17th May '16 1:36:30 AM Nabi
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* '''[[http://en.wikipedia.org/wiki/Bahai_Faith Baha'i]]''' is a monotheistic religion with millions of followers around the world. Baha'i in America are divided among Persians, many of whom fled the Islamic Revolution in 1979, and the sort of NewAgeRetroHippie-types who might have become Buddhist but preferred something more Abrahamic. The most notable Baha'i in America is none other than Rainn Wilson (playing Dwight Schrute in ''Series/TheOfficeUS''), whose parents were of the second category and raised him in the faith while living in a houseboat off the coast of Washington State.

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* '''[[http://en.wikipedia.org/wiki/Bahai_Faith Baha'i]]''' Bahá'í]]''' is a monotheistic religion with millions of followers around the world. Baha'i Bahá'í in America are divided among Persians, many of whom fled the Islamic Revolution in 1979, and the sort of NewAgeRetroHippie-types who might have become Buddhist but preferred something more Abrahamic. The most notable Baha'i Bahá'í in America is none other than Rainn Wilson (playing Dwight Schrute in ''Series/TheOfficeUS''), whose parents were of the second category and raised him in the faith while living in a houseboat off the coast of Washington State.
5th May '16 10:40:15 AM MsChibi
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Added DiffLines:

* The church that ''WesternAnimation/TheSimpsons'' attend. It appears to be [[ChurchOfSaintGenericus an amalgam of most of the aforementioned mainline Protestant churches]], and is in fact called something like American Presbolutheranism. (Though for a while, most of Springfield does become enamored with a megachurch.)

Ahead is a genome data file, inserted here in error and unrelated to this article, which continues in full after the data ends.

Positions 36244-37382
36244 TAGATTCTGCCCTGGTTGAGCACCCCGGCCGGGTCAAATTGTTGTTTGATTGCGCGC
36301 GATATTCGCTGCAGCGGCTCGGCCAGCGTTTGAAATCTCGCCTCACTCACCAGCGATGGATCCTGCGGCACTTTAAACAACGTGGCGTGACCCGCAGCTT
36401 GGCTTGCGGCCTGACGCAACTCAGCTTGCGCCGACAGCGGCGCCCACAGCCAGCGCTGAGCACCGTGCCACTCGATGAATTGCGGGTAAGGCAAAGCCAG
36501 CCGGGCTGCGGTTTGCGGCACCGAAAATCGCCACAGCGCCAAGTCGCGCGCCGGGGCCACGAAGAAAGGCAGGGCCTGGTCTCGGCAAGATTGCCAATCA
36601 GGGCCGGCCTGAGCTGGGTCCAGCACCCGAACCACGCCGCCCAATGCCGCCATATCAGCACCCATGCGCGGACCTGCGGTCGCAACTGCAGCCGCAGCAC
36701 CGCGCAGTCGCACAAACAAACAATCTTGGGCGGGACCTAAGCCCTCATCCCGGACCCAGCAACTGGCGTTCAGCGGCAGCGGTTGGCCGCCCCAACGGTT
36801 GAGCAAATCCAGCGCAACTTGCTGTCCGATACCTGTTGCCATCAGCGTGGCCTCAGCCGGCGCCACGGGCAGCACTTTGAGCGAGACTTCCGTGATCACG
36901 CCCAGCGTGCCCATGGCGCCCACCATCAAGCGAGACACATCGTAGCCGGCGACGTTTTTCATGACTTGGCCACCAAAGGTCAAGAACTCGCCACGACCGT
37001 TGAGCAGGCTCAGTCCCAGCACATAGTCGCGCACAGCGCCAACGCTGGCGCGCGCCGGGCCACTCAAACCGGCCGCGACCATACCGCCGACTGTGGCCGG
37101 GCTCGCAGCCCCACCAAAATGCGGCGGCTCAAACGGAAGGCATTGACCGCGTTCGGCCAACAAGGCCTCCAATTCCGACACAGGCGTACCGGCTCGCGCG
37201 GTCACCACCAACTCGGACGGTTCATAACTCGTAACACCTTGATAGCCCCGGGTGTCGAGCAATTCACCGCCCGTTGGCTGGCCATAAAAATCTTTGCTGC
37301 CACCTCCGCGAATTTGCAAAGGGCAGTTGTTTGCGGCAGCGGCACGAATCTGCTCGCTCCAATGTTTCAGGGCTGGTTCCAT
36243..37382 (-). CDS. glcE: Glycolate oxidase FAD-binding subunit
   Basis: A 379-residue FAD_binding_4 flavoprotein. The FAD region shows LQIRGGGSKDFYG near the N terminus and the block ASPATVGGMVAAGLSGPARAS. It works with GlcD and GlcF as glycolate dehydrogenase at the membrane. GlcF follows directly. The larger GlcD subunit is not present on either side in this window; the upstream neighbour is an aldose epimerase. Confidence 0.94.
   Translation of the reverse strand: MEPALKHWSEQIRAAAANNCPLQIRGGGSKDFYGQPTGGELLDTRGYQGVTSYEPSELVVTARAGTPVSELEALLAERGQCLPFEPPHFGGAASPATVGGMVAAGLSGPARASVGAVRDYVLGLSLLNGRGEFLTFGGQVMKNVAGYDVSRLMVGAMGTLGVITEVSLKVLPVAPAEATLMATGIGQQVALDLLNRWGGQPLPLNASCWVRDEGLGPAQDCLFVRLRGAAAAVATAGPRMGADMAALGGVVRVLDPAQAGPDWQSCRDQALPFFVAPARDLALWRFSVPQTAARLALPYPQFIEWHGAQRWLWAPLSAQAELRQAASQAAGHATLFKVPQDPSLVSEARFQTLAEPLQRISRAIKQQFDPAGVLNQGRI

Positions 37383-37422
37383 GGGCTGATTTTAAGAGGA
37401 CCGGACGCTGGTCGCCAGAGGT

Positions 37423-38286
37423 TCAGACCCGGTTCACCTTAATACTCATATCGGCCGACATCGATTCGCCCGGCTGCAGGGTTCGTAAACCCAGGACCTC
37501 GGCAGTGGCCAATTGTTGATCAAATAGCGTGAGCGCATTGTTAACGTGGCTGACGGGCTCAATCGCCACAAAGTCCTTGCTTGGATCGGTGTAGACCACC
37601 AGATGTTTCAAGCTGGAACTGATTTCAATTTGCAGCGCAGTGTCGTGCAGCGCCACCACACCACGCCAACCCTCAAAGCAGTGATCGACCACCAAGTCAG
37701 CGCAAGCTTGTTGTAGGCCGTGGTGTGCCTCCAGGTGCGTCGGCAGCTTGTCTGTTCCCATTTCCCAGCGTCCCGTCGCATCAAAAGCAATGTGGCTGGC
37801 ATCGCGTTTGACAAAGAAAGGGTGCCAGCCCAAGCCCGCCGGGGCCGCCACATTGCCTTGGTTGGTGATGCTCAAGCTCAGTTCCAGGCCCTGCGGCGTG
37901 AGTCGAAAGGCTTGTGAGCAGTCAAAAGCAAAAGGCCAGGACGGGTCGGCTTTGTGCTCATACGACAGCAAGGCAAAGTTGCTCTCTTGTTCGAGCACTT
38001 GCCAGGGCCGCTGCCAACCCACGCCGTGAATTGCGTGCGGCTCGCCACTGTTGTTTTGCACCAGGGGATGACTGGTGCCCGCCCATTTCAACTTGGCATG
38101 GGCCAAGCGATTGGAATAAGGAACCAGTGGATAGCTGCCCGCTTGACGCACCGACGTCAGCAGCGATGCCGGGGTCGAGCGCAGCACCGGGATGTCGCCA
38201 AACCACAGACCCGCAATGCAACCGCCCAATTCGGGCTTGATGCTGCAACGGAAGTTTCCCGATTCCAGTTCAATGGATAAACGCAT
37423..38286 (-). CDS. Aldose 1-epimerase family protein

2nd Apr '16 11:07:19 PM MsChibi
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The government can't decide that your religion is unworthy, isn't right, or is a cult simply because people think that it's heretical or blasphemous. To do that, they will go after something else: too many guns and paedophiles at Waco, too much polygamy and forced marriages of young girls to older men at that Fundamentalist Mormon compound in Texas. But if a bunch of adults decide to hold Satanic services involving devil worship, short of finding something actually ''illegal'' going on, there ain't a damn thing the government can do to stop it. So if you want to start a cult that says the world is cube-shaped and your deity is a talking lizard, you're A-OK (legally, anyway, which will not stop people from laughing at you; the First Amendment also guarantees freedom of speech and of the press).

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The government can't decide that your religion is unworthy, isn't right, or is a cult {{Cult}} simply because people think that it's heretical or blasphemous. To do that, they will go after something else: too many guns and paedophiles at Waco, too much polygamy and forced marriages of young girls to older men at that Fundamentalist Mormon compound in Texas. But if a bunch of adults decide to hold Satanic services involving devil worship, short of finding something actually ''illegal'' going on, there ain't a damn thing the government can do to stop it. So if you want to start a cult that says the world is cube-shaped and your deity is a talking lizard, you're A-OK (legally, anyway, which will not stop people from laughing at you; the First Amendment also guarantees freedom of speech and of the press).